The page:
* “After six years of Polisario stonewalling, it is clear that the Polisario tactic has been to wait, delay, prolong, and hope that something changes. It hasn’t, and the new appropriations bill language makes that clearer than ever.” *
The new mandate to use US assistance funds for Morocco in Western Sahara, included in the 2014 Omnibus Appropriations bill passed by Congress and just signed by the President should be a wake-up call to those in the Polisario Front who refuse to compromise or conduct meaningful, realistic negotiations to resolve the conflict there.
There has not been a single round of formal negotiations between Morocco and the Polisario Front since 2008, when Peter van Walsum, the former Personal Envoy of the Secretary-General for Western Sahara, issued his bracingly honest report calling for the next round of formal talks to focus only on a real solution based on autonomy under Moroccan sovereignty.
The US has supported that approach for years – through three presidential Administrations (Bill Clinton, George W. Bush, and now Barack Obama), clear statements from then-Secretary of State Hillary Clinton, and with bipartisan backing in the House and Senate for both a solution based on autonomy under Moroccan sovereignty and the Moroccan Autonomy Initiative.
This bill translates words into action, leaving no doubt about the strong US position.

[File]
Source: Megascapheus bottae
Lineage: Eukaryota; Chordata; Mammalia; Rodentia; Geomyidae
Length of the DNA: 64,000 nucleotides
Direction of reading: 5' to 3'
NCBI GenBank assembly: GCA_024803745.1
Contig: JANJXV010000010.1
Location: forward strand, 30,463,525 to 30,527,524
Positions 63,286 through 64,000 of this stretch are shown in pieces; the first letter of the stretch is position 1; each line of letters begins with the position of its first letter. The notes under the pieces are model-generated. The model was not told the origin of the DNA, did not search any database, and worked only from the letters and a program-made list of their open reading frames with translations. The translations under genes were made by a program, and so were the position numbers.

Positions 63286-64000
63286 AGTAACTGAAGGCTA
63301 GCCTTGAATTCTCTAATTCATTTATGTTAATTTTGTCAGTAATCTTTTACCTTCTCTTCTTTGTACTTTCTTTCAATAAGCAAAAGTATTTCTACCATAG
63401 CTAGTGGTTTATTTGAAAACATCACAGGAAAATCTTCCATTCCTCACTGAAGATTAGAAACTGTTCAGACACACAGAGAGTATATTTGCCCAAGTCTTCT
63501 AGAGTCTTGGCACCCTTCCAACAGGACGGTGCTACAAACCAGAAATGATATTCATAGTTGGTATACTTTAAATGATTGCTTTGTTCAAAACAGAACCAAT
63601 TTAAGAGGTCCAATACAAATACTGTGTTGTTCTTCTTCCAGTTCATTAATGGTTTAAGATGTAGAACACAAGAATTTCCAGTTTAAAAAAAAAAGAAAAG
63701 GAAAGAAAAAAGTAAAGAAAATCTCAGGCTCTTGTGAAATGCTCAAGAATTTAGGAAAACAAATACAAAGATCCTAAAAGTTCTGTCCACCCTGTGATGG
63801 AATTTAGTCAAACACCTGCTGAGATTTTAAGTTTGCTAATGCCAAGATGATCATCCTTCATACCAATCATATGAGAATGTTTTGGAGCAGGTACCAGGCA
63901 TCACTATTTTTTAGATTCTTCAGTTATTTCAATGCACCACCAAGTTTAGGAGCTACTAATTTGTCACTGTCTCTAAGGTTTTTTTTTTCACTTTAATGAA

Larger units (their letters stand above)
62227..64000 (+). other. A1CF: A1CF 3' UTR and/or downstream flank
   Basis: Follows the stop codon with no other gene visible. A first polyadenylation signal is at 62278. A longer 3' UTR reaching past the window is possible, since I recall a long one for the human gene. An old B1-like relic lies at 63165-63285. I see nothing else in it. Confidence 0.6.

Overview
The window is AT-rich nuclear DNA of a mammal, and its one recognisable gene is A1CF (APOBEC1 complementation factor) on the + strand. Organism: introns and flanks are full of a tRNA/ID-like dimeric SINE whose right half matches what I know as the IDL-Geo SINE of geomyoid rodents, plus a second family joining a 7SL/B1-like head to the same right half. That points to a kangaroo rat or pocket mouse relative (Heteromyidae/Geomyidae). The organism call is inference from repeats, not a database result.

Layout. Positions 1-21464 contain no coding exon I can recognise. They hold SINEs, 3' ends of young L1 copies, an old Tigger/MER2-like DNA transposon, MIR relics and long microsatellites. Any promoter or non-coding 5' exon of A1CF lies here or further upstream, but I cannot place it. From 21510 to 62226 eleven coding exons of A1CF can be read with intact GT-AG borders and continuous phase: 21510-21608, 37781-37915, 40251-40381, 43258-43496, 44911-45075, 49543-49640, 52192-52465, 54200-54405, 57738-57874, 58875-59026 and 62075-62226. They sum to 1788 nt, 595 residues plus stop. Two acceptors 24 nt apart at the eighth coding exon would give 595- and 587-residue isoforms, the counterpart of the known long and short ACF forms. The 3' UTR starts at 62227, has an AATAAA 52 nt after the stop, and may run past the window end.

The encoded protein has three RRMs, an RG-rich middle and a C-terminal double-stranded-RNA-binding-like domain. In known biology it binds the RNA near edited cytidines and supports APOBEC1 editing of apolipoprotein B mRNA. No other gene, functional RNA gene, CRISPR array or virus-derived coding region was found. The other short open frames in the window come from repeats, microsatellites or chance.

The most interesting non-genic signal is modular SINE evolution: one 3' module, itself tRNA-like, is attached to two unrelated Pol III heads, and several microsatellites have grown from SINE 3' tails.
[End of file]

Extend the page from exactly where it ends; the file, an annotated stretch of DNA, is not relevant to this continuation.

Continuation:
After six years of Polisario stonewalling on the issue, it is clear that the Polisario tactic has been to wait, delay, prolong, and hope that something changes. It hasn’t, and the new appropriations bill language makes that clearer than ever.
To those in the camps who do want to find a realistic solution based on true local autonomy, now is the time to help move the negotiations to a new formal round based on this formula.
The US government continues to support a peaceful and realistic solution; the Moroccan government continues to support a peaceful and realistic solution. The UN and those in the camps who want the same thing need to come forward. The issue has been unresolved for too long, it’s time for serious negotiations based on the only credible compromise: local autonomy under Moroccan sovereignty.